Isolation of equipment

Isolating the cutting area from other workers is one control method in keeping workers safe. By isolating the worker with the cutting or drilling equipment from the rest of the workplace, you are effectively lowering the number of workers that can be exposed to the dust.

PCBUs can install barriers between workers and the machines producing dust, both workers operating the machinery and workers nearby. PCBUs can isolate these processes by:

  • Conducting dust generation actions in an enclosed room or booth with restricted access
  • Setting up physical barriers or exclusion zone between workers and work stations.
  • Putting eating zones well away from work zones

Local exhaust ventilation

Another way in which the responsibilities of PCBUs can be fulfilled is through the installation of local exhausts at the point of generation. Local exhaust ventilation (LEV), when installed effectively, removes airborne contaminants from the environment before they reach the breathing area of workers. LEV’s capture dust the source, and these collected particles are filtered through the machine and collected for disposal, whilst the clean air is recycled back into the ventilation system or exhausted into the atmosphere outside the workplace. A dust collection system like an LEV is essential to manage the air quality and physical wellbeing of those at work.

For drilling, sawing, cutting or similar actions, the LEV must be fitted appropriately to the workspace.

The PCBU is responsible for ensuring that the distance between the dust extraction unit and the generating machine is close enough to capture as much dust as possible, without interfering with the safe operation of the machine.

Variations to LEV

Some tools used in the workplace have attachable on-tool LEV systems. These attachments are smaller and operate simultaneously with the regular actions of some tools.  The dust generated from cutting, drilling, or sanding tools is drawn into the hood of the tool and into a hose connected to a vacuum, where a similar procedure follows to the external LEV systems. Wooden dust and silica are highly abrasive to all types of LEV equipment. The PCBU is responsible for regularly inspecting the equipment for damage, or servicing dust extraction equipment through an experienced third-party company. Doing this will ensure its effectiveness at keeping workers safe.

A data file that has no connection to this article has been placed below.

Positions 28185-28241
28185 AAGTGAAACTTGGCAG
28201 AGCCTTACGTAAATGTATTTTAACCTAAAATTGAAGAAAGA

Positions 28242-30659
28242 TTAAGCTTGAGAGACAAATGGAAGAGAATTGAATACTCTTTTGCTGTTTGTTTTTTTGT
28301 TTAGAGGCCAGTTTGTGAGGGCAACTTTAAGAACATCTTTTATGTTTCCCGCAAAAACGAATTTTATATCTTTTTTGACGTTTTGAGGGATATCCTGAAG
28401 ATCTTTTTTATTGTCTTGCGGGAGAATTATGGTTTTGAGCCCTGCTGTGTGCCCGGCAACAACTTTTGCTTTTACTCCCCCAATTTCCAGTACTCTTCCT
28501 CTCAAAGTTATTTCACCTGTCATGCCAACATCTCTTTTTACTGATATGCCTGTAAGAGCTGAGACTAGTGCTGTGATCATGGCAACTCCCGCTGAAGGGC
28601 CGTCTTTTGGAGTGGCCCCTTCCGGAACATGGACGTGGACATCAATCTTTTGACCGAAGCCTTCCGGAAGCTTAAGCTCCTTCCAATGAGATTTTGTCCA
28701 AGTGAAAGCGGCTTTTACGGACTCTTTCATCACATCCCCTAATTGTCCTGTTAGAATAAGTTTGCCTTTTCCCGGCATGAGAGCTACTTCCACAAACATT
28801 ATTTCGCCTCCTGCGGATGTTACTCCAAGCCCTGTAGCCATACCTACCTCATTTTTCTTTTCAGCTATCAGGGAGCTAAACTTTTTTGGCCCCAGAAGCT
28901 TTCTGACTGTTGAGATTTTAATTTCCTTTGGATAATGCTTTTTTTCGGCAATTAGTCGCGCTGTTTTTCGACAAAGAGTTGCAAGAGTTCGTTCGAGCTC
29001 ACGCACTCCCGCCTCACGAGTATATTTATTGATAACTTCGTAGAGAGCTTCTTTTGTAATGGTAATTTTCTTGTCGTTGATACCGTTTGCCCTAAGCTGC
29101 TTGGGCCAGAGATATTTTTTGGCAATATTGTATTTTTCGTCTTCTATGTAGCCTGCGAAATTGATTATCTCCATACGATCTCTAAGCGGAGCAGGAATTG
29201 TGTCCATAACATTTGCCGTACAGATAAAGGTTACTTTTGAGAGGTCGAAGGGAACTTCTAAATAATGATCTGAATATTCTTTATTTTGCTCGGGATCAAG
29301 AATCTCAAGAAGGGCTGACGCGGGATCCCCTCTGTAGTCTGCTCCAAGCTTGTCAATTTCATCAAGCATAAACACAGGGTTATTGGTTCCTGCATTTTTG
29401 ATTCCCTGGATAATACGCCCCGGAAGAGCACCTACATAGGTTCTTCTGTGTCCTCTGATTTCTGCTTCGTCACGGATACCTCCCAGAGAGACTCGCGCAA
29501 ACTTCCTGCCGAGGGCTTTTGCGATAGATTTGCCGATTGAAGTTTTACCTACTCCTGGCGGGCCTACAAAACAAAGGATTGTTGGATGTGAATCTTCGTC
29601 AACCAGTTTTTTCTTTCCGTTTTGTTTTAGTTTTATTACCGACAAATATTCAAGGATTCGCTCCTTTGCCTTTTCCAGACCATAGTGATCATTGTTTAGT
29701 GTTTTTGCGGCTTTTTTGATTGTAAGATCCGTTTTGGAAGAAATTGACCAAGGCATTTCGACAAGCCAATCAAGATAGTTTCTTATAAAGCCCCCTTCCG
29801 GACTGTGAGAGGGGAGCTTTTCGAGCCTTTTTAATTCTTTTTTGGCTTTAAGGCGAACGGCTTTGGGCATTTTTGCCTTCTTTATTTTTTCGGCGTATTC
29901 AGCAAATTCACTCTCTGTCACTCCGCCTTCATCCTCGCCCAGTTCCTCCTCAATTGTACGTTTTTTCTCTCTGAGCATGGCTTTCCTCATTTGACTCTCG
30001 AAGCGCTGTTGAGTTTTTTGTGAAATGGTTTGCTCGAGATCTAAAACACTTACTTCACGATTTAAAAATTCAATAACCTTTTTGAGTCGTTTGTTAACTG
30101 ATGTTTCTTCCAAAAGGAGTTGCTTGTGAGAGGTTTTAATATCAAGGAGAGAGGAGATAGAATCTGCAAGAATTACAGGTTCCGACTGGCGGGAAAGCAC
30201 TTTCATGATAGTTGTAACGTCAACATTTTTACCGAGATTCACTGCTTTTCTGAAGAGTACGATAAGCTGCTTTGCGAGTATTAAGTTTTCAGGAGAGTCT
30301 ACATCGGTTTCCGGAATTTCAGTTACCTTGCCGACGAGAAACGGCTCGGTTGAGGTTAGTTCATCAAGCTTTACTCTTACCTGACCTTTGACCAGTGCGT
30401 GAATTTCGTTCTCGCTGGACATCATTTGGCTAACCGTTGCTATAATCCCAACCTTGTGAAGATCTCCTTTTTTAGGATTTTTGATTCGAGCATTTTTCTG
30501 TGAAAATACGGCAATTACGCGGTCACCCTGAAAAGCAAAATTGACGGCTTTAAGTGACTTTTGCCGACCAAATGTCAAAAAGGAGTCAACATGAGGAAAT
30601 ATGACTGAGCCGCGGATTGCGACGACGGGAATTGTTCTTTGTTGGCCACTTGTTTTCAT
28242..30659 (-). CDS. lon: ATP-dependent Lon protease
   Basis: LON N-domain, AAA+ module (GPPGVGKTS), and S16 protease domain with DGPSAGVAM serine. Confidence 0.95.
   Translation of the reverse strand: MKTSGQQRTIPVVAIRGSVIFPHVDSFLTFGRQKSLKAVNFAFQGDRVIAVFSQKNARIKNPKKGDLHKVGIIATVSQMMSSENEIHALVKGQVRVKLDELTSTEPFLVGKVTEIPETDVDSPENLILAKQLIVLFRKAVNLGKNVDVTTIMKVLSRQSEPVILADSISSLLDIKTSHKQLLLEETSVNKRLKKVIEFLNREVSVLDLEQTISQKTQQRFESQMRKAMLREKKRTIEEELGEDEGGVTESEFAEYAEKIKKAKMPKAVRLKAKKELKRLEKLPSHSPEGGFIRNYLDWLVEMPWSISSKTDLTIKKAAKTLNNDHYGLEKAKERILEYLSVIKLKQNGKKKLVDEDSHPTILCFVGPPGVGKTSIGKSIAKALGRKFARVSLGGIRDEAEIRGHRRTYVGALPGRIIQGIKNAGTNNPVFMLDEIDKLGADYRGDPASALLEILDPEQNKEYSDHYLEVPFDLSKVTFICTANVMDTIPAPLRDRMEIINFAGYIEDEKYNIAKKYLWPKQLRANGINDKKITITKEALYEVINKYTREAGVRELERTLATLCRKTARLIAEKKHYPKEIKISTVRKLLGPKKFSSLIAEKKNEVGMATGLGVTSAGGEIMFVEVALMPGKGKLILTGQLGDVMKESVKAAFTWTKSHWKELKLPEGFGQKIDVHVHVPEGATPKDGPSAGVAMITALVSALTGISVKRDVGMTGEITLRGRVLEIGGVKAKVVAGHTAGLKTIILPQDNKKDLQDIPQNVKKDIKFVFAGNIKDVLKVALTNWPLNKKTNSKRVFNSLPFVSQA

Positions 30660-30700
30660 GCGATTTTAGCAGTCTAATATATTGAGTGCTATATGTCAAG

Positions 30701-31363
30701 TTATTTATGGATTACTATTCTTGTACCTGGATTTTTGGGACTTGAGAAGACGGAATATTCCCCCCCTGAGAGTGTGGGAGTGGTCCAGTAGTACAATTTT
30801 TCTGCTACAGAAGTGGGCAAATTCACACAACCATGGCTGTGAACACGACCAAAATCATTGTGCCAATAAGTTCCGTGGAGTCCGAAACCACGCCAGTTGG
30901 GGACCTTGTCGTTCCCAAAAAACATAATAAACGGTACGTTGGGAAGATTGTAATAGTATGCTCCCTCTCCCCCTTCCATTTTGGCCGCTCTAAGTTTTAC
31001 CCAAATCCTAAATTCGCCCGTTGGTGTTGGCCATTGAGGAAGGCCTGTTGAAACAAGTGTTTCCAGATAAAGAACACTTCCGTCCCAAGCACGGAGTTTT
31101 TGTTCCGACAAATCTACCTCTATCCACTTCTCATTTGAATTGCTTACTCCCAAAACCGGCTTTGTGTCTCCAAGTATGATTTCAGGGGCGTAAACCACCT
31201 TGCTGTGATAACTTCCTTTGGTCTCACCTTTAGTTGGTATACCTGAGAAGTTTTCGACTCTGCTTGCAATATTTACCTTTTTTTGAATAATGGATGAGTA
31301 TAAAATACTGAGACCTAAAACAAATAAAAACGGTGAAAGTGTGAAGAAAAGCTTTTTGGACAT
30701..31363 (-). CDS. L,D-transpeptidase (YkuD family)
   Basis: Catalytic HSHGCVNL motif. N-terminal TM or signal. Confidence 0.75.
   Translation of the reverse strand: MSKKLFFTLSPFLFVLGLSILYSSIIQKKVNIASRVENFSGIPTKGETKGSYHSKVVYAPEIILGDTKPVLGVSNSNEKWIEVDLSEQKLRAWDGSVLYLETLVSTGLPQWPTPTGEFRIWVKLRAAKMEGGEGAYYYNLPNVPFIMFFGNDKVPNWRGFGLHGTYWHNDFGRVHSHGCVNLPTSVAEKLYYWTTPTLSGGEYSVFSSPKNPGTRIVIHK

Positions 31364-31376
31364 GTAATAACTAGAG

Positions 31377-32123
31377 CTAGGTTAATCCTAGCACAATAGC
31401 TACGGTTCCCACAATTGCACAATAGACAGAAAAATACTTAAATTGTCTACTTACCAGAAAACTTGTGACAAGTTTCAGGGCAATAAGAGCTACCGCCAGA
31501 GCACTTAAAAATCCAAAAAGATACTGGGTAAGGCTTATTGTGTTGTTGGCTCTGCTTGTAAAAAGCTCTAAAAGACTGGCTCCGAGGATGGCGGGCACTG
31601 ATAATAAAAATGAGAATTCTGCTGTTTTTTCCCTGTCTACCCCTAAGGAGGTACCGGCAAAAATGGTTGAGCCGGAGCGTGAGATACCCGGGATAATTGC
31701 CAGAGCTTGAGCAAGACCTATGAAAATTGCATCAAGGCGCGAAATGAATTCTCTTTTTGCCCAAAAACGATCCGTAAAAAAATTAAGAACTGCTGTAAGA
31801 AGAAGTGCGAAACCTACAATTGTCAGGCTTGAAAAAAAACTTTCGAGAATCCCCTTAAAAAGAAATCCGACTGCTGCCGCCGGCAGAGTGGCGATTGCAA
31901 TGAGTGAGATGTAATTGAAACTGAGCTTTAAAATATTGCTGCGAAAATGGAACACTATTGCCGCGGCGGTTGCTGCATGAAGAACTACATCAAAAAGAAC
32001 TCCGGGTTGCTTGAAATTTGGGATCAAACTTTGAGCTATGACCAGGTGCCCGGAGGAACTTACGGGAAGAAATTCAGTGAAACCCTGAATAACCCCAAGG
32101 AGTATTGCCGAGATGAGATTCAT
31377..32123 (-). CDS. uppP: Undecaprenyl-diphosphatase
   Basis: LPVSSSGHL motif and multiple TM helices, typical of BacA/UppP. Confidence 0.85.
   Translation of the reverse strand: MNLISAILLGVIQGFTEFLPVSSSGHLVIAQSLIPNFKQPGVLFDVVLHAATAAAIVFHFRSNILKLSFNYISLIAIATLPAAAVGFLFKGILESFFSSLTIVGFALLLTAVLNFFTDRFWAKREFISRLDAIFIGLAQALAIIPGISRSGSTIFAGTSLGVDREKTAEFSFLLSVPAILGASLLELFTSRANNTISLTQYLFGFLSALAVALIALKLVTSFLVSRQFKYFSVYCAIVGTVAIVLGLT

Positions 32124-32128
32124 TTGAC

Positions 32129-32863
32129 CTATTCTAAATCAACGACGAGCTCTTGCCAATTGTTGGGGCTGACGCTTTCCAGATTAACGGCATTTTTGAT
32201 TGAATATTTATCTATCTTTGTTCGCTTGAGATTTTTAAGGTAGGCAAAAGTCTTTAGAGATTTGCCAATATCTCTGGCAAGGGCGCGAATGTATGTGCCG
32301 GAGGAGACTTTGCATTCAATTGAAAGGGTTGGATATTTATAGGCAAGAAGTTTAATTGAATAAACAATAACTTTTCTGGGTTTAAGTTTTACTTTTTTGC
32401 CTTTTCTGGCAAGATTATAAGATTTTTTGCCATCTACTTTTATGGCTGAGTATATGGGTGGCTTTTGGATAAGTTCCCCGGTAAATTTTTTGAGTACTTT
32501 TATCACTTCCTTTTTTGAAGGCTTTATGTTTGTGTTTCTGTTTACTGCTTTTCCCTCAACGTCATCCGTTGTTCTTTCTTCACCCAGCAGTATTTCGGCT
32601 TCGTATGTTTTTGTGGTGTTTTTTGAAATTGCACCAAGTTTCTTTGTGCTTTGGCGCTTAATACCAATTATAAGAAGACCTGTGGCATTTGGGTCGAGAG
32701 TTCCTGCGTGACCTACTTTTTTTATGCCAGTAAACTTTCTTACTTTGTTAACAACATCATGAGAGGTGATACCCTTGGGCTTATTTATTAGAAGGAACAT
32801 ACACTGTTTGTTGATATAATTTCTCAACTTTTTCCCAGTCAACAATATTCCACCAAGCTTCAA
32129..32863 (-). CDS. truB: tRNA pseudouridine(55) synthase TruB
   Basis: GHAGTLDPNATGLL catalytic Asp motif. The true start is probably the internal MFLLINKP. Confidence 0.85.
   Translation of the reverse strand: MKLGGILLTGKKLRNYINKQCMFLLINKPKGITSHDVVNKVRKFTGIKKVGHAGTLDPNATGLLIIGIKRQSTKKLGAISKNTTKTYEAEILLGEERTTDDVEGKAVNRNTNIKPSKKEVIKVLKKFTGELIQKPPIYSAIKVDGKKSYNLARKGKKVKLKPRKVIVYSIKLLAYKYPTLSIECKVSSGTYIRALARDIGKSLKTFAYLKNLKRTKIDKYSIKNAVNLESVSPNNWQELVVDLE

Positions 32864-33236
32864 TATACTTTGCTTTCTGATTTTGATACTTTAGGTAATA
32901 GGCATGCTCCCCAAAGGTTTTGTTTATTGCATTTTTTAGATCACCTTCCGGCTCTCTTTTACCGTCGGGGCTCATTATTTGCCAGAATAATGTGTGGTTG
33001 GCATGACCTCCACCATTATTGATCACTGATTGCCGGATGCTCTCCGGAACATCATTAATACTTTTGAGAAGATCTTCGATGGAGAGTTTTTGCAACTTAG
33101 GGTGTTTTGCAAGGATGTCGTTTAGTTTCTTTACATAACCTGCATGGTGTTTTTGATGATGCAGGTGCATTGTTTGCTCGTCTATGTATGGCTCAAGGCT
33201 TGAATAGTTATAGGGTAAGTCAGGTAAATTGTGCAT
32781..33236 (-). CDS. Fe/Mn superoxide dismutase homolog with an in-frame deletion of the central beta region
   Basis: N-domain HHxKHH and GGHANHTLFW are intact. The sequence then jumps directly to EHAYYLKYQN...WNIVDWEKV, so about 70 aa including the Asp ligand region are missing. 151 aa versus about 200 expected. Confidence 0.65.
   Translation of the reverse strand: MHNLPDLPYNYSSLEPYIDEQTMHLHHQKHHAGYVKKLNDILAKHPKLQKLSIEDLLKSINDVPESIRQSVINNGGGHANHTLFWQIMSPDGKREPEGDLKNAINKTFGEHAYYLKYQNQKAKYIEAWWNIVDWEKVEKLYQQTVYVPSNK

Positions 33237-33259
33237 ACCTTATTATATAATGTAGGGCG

Supporting natural airflow

Improving the general ventilation within a room or industrial complex will help reduce the exposure levels of dust in the air. Ventilation should not be depended on as the only way of managing exposure but should be combined with other controls.

For indoor workplaces, windows and doors must be used to encourage general ventilation and airflow. PCBUs may install fans to move the air through the space in a well-thought out direction. Clean air should be pushed past workers and dusty air drawn away from workers.

Wrapping up

The responsibilities of any PCBU all align with keeping workers safe in a secure workspace. Whilst some control measure work better than others, the best way of tackling dust exposure is through a combination of measures to limit the risks involved in working with stone and other materials.

For PCBUs looking to ensure accurate and efficient dust control and dust suppression in the workplace, a dust control system is the answer.

With over 40 years of experience helping our customers with industry-leading dust control solutions in Sydney and Brisbane, our dust collectors and extraction systems are custom designed and built-to-order to guarantee the best results for your working environment. For more information, get in touch with Searose Environmental today.